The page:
Life offers choices; what we choose depends on what our priorities are; our preferences decide our strength to hold on, combat and win, or lose our ground. It is not always intellect that paves the path for a meaningful life; though it plays a significant role in establishing our aspirations, it is a balanced combination of mind and heart, thoughts and feelings that elevate life.

 Unrestrained, immoderate feelings may cause turmoil in our lives but a fair expression of the same could strengthen our emotional ties……”

Shakespeare could hardly withstand the incessant flow of words. Each word made a dent in his inflated ego. 

The end had begun. 


The ruffling sound was unnerving. Was it the wild wind that caused the intimidating sound? Or was it the inner turmoil that pushed itself out through the pages creating havoc in the outside environment?

The intensity with which emotions flowed out looked like there would be a deluge. 

The books on the shelves resonated with the gushing outflow. The pages turned rapidly making a weird sound as though someone was flipping through the book fiercely. The textured walls, the coffered wooden ceiling and the resilient floor…. all seemed to tremble at the outburst. The aesthetics of the spaces seemed to suffer a setback.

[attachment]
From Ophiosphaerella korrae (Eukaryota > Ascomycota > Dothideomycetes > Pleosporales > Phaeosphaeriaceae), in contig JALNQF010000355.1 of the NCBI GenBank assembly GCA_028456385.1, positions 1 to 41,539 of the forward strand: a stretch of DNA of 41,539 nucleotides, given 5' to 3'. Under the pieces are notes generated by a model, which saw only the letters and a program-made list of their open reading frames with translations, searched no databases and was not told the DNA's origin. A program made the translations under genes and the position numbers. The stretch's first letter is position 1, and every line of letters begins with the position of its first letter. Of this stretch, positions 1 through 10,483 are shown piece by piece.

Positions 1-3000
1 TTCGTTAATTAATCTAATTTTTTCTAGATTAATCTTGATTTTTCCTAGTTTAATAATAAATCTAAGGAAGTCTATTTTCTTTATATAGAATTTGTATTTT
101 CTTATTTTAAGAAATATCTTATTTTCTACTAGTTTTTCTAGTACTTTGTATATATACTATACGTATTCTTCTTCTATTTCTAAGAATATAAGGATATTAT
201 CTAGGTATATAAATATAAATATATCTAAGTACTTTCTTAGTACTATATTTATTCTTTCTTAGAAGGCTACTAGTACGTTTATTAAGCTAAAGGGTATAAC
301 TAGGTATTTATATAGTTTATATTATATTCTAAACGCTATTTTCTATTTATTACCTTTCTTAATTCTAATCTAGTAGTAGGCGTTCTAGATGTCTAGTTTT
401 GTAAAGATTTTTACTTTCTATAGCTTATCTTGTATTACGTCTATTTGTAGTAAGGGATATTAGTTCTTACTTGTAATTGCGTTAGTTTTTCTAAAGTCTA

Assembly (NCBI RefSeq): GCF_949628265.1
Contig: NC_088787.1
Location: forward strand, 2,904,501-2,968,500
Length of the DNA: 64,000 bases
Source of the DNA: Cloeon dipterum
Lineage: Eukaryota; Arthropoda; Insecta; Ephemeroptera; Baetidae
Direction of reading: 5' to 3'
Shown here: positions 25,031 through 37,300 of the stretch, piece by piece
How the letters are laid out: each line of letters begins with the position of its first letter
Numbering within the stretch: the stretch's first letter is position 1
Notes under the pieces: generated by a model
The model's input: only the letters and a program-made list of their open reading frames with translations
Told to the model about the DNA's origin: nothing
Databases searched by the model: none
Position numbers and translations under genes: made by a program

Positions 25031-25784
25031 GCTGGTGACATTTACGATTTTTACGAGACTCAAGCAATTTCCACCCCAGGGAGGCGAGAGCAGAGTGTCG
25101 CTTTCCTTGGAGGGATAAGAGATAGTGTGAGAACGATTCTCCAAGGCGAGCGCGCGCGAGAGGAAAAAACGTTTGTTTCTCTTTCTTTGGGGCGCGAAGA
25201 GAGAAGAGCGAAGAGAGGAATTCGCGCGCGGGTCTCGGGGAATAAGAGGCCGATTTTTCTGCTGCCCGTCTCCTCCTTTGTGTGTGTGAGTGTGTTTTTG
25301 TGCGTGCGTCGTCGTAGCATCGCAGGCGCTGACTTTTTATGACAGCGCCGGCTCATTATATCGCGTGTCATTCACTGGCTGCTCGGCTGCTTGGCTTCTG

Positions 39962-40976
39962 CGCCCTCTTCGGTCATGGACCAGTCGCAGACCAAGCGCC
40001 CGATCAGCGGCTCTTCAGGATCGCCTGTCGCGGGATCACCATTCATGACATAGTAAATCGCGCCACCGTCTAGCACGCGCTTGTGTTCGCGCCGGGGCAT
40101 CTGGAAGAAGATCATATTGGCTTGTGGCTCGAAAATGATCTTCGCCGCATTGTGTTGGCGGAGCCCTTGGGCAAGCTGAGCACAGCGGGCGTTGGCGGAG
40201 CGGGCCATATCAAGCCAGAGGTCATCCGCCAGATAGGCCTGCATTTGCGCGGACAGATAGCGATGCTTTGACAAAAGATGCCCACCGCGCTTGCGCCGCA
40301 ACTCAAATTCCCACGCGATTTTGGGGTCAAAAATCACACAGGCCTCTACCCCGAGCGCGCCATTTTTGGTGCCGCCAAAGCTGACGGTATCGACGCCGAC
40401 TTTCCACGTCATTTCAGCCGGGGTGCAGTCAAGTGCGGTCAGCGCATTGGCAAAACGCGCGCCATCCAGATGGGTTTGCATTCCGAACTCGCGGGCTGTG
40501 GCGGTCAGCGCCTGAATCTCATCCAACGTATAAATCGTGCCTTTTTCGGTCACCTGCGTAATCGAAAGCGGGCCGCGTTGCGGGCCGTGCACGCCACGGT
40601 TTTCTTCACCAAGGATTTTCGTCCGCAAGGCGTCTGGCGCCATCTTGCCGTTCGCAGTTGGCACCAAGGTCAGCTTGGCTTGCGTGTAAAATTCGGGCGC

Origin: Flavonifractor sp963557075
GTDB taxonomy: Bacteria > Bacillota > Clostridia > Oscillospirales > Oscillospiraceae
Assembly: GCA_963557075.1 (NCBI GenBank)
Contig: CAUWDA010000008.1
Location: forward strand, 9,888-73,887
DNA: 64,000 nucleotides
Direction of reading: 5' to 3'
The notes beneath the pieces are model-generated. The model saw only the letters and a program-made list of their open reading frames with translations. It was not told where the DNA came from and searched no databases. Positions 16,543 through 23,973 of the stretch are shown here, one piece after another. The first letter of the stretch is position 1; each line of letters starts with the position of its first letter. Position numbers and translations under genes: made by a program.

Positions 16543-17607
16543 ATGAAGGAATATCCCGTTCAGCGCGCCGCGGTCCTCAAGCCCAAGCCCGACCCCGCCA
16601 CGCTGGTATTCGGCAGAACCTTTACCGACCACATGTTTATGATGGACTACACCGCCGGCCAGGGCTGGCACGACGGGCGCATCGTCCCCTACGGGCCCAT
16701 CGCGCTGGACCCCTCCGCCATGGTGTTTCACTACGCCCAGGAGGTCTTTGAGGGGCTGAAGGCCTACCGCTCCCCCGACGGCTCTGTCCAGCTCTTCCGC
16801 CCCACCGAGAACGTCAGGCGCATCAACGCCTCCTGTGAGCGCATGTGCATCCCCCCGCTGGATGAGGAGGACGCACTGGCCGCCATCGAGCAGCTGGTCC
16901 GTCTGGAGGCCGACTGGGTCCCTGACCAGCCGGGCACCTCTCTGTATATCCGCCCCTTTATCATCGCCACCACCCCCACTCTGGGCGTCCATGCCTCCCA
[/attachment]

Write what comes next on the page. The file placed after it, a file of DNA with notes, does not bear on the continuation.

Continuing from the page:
Hordes of letters and words were spilling out, chunks of paragraphs and passages were rushing out, and the room was filling up with irrepressible chaos. The nerve-racking noise took a toll on the tranquil atmosphere. Wearied, exhausted and at tether’s end, it shuddered.  

Was it the end of a glorious era? Was it heading towards a closure? 

What a pity! 

Oh, oh, oh! Will it ever recover from this blow?

Author’s Note:
I have taken poetic liberty to mix and match the writers of different eras in the history of English Literature. Though not contemporary, I have juxtaposed Milton, Shakespeare, Marlow, Dryden, and Pope in the same frame.
This is done purely for the effect. 
I would like to acknowledge the following writers for including lines from their writings/ poems
Plato: Republic
Shakespeare: Shall I compare thee
Milton: Paradise Lost; Paradise Regained
Wordsworth’s: definition of poetry
l’art pour l’art, a French slogan from the latter part of the 19th century (Art for art’s sake)